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Helen Stafford Papers, 1943-1994
- Stafford, Helen, 1899-2002
- Helen Stafford Papers
- 1943-1994 (inclusive)19431994
- 3.2 cubic feet, (6 boxes)
- Collection Number
- Helen Stafford was a long-time community and civil rights advocate in Tacoma. Materials include photos; pamphlets and directories for local and regional clubs and events; notes; numerous certificates and awards; newspaper clippings; and reports and publications by local agencies.
Tacoma Public Library Northwest Room, Special Collections & Archives
1102 Tacoma Avenue South
- Access Restrictions
This collection is open for research.
Biographical NoteReturn to Top
Helen Cecile Beck Stafford (1899-2002) was a long-time community and civil rights advocate in Tacoma. She was born on November 15, 1899 in Wamego, Kansas, the tenth of eleven children born to a former slave. In 1920 she graduated from Kansas State University with a degree in home economics and a minor in sociology. She taught in Kansas schools before moving to Tacoma in 1926 where she met and married her husband, Wendell P. Stafford. Openly denied a teaching position in Tacoma because she was black, she later became the first African-American case worker for what was then the Tacoma Department of Public Assistance.
During her years in Tacoma, Helen Stafford was a community leader and actively involved in many local civic and cultural organizations. In 1927, she organized the Matron’s Club, a social gathering of young black married women who were mothers. In the early 1930s, Stafford helped to organize the Tacoma chapter of the National Association for the Advancement of Colored People, and served as its president. She organized the first Pacific Northwest chapter of Alpha Kappa Alpha sorority, as well as the Tacoma chapter of The Links. She was involved with the Tacoma Urban League, and served on the board of the YWCA and the Tacoma Colored Woman’s Club. She was also an active member of the Allen AME Church, where she sang in the choir and was the long-time superintendent of Sunday School.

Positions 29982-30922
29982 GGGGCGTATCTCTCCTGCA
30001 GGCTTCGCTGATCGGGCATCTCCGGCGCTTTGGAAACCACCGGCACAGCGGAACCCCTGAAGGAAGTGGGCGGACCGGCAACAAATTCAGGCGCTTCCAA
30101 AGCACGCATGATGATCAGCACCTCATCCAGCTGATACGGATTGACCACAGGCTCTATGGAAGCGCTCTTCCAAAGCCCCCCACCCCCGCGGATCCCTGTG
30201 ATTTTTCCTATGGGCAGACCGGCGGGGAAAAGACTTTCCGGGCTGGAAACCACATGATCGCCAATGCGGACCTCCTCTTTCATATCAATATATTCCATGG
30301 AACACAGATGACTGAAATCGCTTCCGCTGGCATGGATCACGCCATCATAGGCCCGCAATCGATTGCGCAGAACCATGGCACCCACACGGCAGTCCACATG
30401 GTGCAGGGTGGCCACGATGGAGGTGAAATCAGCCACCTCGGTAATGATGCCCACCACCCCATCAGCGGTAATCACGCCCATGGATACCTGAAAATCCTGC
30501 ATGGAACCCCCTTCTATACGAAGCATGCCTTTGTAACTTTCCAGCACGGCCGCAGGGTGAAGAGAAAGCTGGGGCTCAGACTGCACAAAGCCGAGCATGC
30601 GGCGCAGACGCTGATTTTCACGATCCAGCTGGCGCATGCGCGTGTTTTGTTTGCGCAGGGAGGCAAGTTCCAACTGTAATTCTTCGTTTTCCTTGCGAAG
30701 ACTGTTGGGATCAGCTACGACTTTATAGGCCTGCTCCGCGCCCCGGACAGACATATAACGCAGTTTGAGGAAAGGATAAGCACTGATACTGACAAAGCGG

After retiring in 1970, Stafford remained active in numerous local organizations, and in 1971 she was named the State Woman of Achievement by the Washington State Business and Professional Women’s Clubs Association, becoming the first African-American woman in the state to receive the honor. She received many awards, including the Finer Womanhood Award from Zeta Phi Beta Sorority, the Distinguished Citizen Award from the Tacoma Municipal League, the Tacoma NAACP Service Award, and the YWCA Woman of the Year Humanitarian Award. In 1986 she received an honorary doctorate from the University of Puget Sound for humanitarian services, and in 1987 she returned to Kansas State University to receive the Alumni Medallion, a lifetime achievement award.
On November 15, 1999, when she turned 100 years old, the Tacoma City Council declared the day “Helen Stafford Day.” She died on August 27, 2002 in Tacoma.
Content DescriptionReturn to Top
Materials include photos; pamphlets and directories for local and regional clubs and events; notes; numerous certificates and awards; newspaper clippings; and reports and publications by local agencies.
Use of the CollectionReturn to Top
Helen Stafford Papers; MS-080; box [ ]; Northwest Room Special Collections, Tacoma Public Library, Tacoma, WA.
Administrative InformationReturn to Top
Names and SubjectsReturn to Top
- African American history and culture
- African American women--Civil rights
- African American women--Washington (State)
- African American--History
- African Americans
- African Americans--Archival resources
- African Americans--Washington (State)--History
- African Americans--Washington (State)--Tacoma
- African Americans--Women.
- Civil rights--Northwest, Pacific--History--20th century
- Women--Washington (State)
- Tacoma (Wash.)
- Tacoma (Wash.)--History